Chronology of U.S. Diplomacy in the Holocaust


August 3, 1882
US Congress passes first immigration restriction law.  It is primarily aimed at excluding Chinese from the United States.  It also excludes “persons likely to become a public charge.”  Sec. 2: On examination of aliens disembarking in the US: “…and if on such examination there shall be found among such passengers any lunatic, idiot, or any person unable to take care of him or herself without becoming a public charge…such persons shall not be permitted to land.”

The Alien Contract Labor Law of 1885 forbids potential immigrants from arranging for jobs or employment in advance of their actual arrival in the US.

March 3, 1903
US immigration law enacted by Congress to deport individuals who are suspected of subversive acts committed in the US.  Supersedes Immigration Act of 1882.

February 20, 1907
Immigration Act of 1907 is enacted.  It contains the “likely to become a public charge” clause.

August 1914-November 1918
World War I.  Millions of soldiers die.  At the conclusion of World War I, many of the royal families of Europe are deposed.  First of many European oligarchies and “undemocratic democracies” are formed.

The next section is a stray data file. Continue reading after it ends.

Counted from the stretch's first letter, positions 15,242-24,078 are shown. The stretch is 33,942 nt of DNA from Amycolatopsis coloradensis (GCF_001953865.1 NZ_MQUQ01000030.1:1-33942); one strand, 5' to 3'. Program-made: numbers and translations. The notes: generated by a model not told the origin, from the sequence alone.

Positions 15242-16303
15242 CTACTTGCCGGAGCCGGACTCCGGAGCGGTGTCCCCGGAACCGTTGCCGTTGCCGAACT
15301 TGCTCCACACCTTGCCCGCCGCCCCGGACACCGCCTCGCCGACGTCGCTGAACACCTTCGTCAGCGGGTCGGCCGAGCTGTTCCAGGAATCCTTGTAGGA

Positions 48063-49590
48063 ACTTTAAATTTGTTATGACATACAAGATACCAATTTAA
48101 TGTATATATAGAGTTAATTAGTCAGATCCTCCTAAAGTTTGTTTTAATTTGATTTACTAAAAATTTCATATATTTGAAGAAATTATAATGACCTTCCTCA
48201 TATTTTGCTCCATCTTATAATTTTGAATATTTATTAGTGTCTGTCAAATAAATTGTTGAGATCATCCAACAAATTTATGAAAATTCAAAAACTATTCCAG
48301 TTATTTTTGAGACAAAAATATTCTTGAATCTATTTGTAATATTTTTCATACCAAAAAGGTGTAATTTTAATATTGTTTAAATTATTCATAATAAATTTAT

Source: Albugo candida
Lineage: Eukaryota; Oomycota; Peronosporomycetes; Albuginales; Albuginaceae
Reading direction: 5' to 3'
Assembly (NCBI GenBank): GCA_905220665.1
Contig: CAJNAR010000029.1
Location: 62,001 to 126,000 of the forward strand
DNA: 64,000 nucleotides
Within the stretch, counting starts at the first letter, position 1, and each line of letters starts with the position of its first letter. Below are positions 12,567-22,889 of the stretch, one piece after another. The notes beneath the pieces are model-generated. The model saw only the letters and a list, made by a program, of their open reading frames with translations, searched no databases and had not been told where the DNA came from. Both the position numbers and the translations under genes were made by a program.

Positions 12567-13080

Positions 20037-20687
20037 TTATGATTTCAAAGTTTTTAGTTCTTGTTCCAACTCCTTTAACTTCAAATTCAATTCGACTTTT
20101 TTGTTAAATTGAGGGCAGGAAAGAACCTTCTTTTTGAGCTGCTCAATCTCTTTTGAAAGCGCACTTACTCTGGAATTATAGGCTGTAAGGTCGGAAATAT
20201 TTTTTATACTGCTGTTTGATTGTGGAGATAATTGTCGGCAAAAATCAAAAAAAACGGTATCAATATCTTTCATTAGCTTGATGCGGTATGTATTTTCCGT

February 5, 1917
US Congress passes Comprehensive Immigration Act of 1917.  It restricts immigrants who are “likely to become public charges” (LPC).  A special provision of this law exempts “persons fleeing persecution because of religious faith” [Jews] from taking the mandatory literacy exam.  World War I virtually sweeps from American consciousness the old belief in unrestricted immigration.

October 1917
Russian Revolution, led by Vladimir Lenin.  Czar Nicholas III is swept from power.  The Russian Revolution inspires Communist movements throughout Western Europe, including Germany, Italy, France, Austria and Hungary.  In response, extreme right wing and nationalistic movements, many of a fascist nature, are created.

November 11, 1918
World War I ends.  More than 120,000 Americans are killed.  Many more are wounded.

League of Nations is founded.

The League of Nations establishes the Nansen organization to help refugees.  It issues an international passport for persecuted peoples.  This passport is recognized by 52 nations.

May 19, 1921
The First Johnson Act passed by Congress sets an immigration rate of 3% of the number of foreign-born in the United States as based on the census of 1910.  This sets an annual immigration rate of 357,805.  This act is strictly enforced.  This is the first quota act.

US Congress passes Immigration Restriction Act of 1924.  It severely limits immigration for Asians and Eastern Europeans.  Further, it does not distinguish between immigrants and refugees.  The US State Departments will use this law to restrict immigrant refugees during the war.

May 26, 1924